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Year 2017  Year 2016  Year 2015  Year 2014

Name: Wong Gabriel Chun Hei
Attachment: MRC Molecular Haematology Unit, the Weatherall Institute of Molecular Medicine, University of Oxford
Period: 26 June 2017- 27 July 2017 and 08 August 2017- 18 August 2017

This summer I attached to a haematopoiesis lab at the Weatherall Institute of Molecular Medicine in the University of Oxford, where I mainly participated in a big project on the characterisation of the differentiation potentials of two newly identified lymphoid-primed multipotent progenitor (LMPP) subpopulations. Our results showed that most haematopoietic progenitor types studied, even though in bulk can give rise to multiple cell types, when dialed down to single cell level, actually were predominantly unipotent.

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Figure 1: My classmate Frankie and me as summer interns at the Weatherall Institute of Molecular Medicine – Frankie chose clinical genetics while I attached to a haematopoiesis lab.


Throughout the internship period, I learnt about and took part in forefront research in haematopoiesis, a topic that I would otherwise remain unfamiliar with until I reach my clinical years. On top of basic laboratory techniques of tissue culture, protein and nucleic acid analysis, I also got to try out for myself several advanced methods commonly employed in biomedical research nowadays – including flow cytometry which characterises cells according to their size, granularity, and cell surface markers, as well as single cell technology, a relatively new concept that is becoming increasingly prevalent and important across fields.

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Figure 2: Flow cytometric analysis of the potential of a single granulocyte-macrophage progenitor (GMP) to give rise to mature granulocytes, monocytes, natural killer cells, and B lymphocytes.

 

I also regularly joined lab meetings and journal clubs with my laboratory group. Initially I had difficulty following the discussions, but gradually I get used and those became educational and enjoyable for me. They intrigued me especially with the extraordinary degree of rigour they apply to investigating experimental design and every argument presented in scientific papers. Often, multiple layers of evidence are required to support a single reasoning step; for instance, showing by gene expression profiling that certain genes are turned on or off as the cell differentiates from a cell type to another is still merely a statistical correlation, and has to be supplemented with subsequent functional assays.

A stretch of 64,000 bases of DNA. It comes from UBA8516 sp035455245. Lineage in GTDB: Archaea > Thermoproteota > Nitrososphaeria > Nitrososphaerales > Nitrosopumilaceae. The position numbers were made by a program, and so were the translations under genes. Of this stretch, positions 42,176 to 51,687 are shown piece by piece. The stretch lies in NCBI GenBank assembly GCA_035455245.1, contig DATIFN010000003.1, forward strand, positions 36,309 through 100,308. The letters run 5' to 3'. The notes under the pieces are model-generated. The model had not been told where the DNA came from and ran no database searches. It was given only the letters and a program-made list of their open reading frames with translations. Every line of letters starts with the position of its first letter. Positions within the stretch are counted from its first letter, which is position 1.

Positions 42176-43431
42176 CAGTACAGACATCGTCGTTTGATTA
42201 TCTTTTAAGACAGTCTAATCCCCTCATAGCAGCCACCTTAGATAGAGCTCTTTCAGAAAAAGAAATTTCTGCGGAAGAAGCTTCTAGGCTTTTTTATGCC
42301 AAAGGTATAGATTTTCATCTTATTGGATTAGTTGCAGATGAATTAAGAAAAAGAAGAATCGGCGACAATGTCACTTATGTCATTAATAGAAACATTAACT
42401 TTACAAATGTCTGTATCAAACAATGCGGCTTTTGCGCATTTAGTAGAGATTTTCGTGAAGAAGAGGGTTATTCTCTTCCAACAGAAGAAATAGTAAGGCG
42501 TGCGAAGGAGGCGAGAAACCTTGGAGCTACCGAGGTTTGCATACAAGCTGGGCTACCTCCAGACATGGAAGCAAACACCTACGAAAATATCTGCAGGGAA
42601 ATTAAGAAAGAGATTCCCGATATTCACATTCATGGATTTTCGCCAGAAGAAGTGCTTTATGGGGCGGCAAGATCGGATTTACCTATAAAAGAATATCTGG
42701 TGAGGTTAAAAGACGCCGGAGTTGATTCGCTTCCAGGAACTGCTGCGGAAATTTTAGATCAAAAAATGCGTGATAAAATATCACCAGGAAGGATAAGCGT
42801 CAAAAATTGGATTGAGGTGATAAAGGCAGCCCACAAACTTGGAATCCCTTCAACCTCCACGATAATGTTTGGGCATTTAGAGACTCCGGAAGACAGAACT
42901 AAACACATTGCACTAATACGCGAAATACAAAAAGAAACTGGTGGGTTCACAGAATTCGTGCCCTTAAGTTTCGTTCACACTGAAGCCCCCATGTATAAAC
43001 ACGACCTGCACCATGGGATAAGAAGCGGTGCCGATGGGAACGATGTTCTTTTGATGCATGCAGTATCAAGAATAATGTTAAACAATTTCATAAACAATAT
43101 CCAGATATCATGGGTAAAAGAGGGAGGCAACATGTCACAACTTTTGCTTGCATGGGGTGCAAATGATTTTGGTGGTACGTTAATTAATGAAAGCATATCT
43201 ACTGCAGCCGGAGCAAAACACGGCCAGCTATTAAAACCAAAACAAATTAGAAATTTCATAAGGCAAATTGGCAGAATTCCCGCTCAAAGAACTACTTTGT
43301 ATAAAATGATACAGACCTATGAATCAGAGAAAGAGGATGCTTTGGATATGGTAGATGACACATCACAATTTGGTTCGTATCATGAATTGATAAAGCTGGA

Lunchtime seminars were another highlight. Once or twice per week, guest speakers are invited into the WIMM to share their work and exchange their expert opinions. Even though attending these implies sacrificing my lunch break, I always sit in as here I get exposed to wide variety of research areas, and I find them very stimulating.

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Figure 3: A talk I attended on tumour-stromal interactions via a TNFα- TGFα-EGFR loop – it was given by Prof. Joseph Kwong, a visiting scholar from my home university, the Chinese University of Hong Kong!

 

Other than tangible scientific knowledge, I also gained insights into what it is like in real life to be a full-time biomedical researcher. I am thankful to my lab group who took really good care of me, guiding me whenever I needed help; yet, from observing their work, I saw how independent one has to be if one is to take up science as a career – it involves macro planning of the whole project down to executing every detail of the protocol all by oneself. My supervisors demonstrated the quality of always having a clear picture in mind about their research direction and plans. They will act as my role models when I take up research projects of my own in the future!

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Figure 4: My laboratory group organised a cake gathering on my last day – how sweet!